I never thought that, in Colorado, on a sunny day, I would need to bring my umbrella when I paint, but that is what I have to do. In other parts of the US, sure, you never know when a cloud is going to come out of nowhere and release itself over you. In Colorado, though, if you look out the window and it is sunny, you can bank on the fact that you will have more of the same throughout the rest of the day. I painted, down on the Miller Ranch trail again, and when I got home something about my painting was "off."
I know it was a gorgeous day out there while I was painting... so what happened? Why did my painting look so... um... dull?
I did some investigating on the internet to find out what was going on. I knew that when I was out there painting, everything was looking vibrant and beautiful, both in my gorgeous view and in my painting. By the time I got home, my painting had turned dull and lifeless. Were my paints going bad? That shouldn't be since I practically forked over a limb to pay for them (FYI, some of my tubes of paint cost more than $40 a piece.)
Turns out, after a bit of digging, that your pupils dialate from all the crazy, awesome sunlight out there. When your eyes go from your view to your pallette, and then to your painting surface, your eyes are not able to adjust fast enough... odd, because I thought they were adjusting quite fine. This is what I was doing wrong: I would look at the view, mix the color on my palette, then add it to the painting. But, and this is a big BUT, if my painting surface was in shadow, as it was being that it was perpendicular to the sky, and my palette was in sunlight laying horizontal to the sky, then I had totally different light types on the paint. On my palette, where I was matching the color to what I was seeing, the paint was in total sunlight. My painting surface, though, was in shadow. I am not a good enough painter for my eyes to adjust quickly. To fix the problem I had to bring my umbrella:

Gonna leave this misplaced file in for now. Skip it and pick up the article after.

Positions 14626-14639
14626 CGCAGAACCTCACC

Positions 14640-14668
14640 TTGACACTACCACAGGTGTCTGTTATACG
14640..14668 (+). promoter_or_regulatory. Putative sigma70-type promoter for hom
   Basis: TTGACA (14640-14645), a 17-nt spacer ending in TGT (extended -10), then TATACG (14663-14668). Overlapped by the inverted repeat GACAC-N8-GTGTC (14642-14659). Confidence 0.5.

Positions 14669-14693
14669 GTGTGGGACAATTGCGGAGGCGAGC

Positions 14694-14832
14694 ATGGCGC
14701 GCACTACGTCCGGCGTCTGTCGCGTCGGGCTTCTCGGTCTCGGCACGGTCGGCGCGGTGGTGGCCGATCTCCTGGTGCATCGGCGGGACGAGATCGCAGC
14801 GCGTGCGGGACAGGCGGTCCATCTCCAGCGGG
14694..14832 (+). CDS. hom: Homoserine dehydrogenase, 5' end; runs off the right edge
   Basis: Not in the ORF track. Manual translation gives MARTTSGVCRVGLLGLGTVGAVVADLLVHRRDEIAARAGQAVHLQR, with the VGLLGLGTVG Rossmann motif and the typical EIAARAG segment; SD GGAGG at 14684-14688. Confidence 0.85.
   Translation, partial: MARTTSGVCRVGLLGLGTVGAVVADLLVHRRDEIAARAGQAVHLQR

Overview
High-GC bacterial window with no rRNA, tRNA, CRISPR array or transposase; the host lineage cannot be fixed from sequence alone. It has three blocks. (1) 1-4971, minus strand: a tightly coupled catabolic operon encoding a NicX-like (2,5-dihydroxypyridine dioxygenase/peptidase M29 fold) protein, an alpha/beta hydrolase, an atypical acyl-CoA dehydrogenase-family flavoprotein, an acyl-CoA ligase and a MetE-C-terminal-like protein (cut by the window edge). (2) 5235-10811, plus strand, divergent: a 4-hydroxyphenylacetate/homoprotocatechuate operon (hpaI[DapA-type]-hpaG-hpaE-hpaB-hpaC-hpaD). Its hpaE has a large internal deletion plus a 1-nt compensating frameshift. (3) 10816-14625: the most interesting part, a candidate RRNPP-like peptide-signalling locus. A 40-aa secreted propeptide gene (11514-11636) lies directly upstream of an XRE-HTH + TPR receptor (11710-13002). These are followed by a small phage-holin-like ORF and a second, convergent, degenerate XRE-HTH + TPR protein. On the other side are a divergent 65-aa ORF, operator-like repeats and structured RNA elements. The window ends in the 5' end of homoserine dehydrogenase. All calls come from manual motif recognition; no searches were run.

Bingo! This time I got the results I was aiming for:
If you scroll back up, to the first photo in this post, I think that you will be able to see the difference. I went back to the exact same spot the next day. It was the same time of day, same kind of sun. The only difference was that I brought my umbrella that attaches to my tripod.
In case you are wondering, both the paintings, above, were done in oil.
I also still am working in pastels. Below is my latest effort, also from the Miller Ranch trail, of two little trees that always catch my attention when I am hiking down there. With so many gorgeous, outstanding tree specimens on that trail, these two little unassuming trees manage to pull on my heart strings. I could not avoid them any longer. They were begging me to paint their "portrait" and so I obliged.
So next time you are painting out in the sun, either don't forget your umbrella, or find yourself a nice shady spot to stand in.
Meet you back here soon.